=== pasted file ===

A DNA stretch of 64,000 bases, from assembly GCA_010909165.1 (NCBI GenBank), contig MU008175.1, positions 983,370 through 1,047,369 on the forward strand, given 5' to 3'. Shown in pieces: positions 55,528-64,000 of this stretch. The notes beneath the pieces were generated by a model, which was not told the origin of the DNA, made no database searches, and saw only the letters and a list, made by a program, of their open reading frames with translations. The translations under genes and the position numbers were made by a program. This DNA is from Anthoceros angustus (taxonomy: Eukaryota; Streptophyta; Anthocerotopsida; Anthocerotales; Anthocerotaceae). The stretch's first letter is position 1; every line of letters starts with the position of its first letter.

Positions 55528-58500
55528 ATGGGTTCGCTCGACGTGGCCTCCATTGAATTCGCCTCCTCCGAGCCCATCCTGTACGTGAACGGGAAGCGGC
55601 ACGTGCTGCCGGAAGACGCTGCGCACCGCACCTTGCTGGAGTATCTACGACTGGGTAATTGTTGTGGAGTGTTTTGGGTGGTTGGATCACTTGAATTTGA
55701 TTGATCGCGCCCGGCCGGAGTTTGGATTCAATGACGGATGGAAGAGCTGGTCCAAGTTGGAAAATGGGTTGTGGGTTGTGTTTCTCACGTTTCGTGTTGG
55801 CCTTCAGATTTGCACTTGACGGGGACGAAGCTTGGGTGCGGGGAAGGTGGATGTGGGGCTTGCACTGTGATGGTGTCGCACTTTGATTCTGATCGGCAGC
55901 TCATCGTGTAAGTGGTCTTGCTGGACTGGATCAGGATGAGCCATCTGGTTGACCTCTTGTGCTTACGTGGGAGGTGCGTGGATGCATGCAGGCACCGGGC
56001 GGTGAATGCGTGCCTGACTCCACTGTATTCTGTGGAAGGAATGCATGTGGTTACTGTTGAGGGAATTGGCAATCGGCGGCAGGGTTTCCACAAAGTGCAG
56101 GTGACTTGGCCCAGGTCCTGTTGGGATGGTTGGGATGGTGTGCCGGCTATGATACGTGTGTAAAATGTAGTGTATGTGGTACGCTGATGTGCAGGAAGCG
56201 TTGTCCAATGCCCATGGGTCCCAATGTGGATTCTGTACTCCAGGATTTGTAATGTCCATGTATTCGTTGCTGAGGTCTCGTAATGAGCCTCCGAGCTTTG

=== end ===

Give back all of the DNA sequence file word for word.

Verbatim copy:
A DNA stretch of 64,000 bases, from assembly GCA_010909165.1 (NCBI GenBank), contig MU008175.1, positions 983,370 through 1,047,369 on the forward strand, given 5' to 3'. Shown in pieces: positions 55,528-64,000 of this stretch. The notes beneath the pieces were generated by a model, which was not told the origin of the DNA, made no database searches, and saw only the letters and a list, made by a program, of their open reading frames with translations. The translations under genes and the position numbers were made by a program. This DNA is from Anthoceros angustus (taxonomy: Eukaryota; Streptophyta; Anthocerotopsida; Anthocerotales; Anthocerotaceae). The stretch's first letter is position 1; every line of letters starts with the position of its first letter.

Positions 55528-58500
55528 ATGGGTTCGCTCGACGTGGCCTCCATTGAATTCGCCTCCTCCGAGCCCATCCTGTACGTGAACGGGAAGCGGC
55601 ACGTGCTGCCGGAAGACGCTGCGCACCGCACCTTGCTGGAGTATCTACGACTGGGTAATTGTTGTGGAGTGTTTTGGGTGGTTGGATCACTTGAATTTGA
55701 TTGATCGCGCCCGGCCGGAGTTTGGATTCAATGACGGATGGAAGAGCTGGTCCAAGTTGGAAAATGGGTTGTGGGTTGTGTTTCTCACGTTTCGTGTTGG
55801 CCTTCAGATTTGCACTTGACGGGGACGAAGCTTGGGTGCGGGGAAGGTGGATGTGGGGCTTGCACTGTGATGGTGTCGCACTTTGATTCTGATCGGCAGC
55901 TCATCGTGTAAGTGGTCTTGCTGGACTGGATCAGGATGAGCCATCTGGTTGACCTCTTGTGCTTACGTGGGAGGTGCGTGGATGCATGCAGGCACCGGGC
56001 GGTGAATGCGTGCCTGACTCCACTGTATTCTGTGGAAGGAATGCATGTGGTTACTGTTGAGGGAATTGGCAATCGGCGGCAGGGTTTCCACAAAGTGCAG
56101 GTGACTTGGCCCAGGTCCTGTTGGGATGGTTGGGATGGTGTGCCGGCTATGATACGTGTGTAAAATGTAGTGTATGTGGTACGCTGATGTGCAGGAAGCG
56201 TTGTCCAATGCCCATGGGTCCCAATGTGGATTCTGTACTCCAGGATTTGTAATGTCCATGTATTCGTTGCTGAGGTCTCGTAATGAGCCTCCGAGCTTTG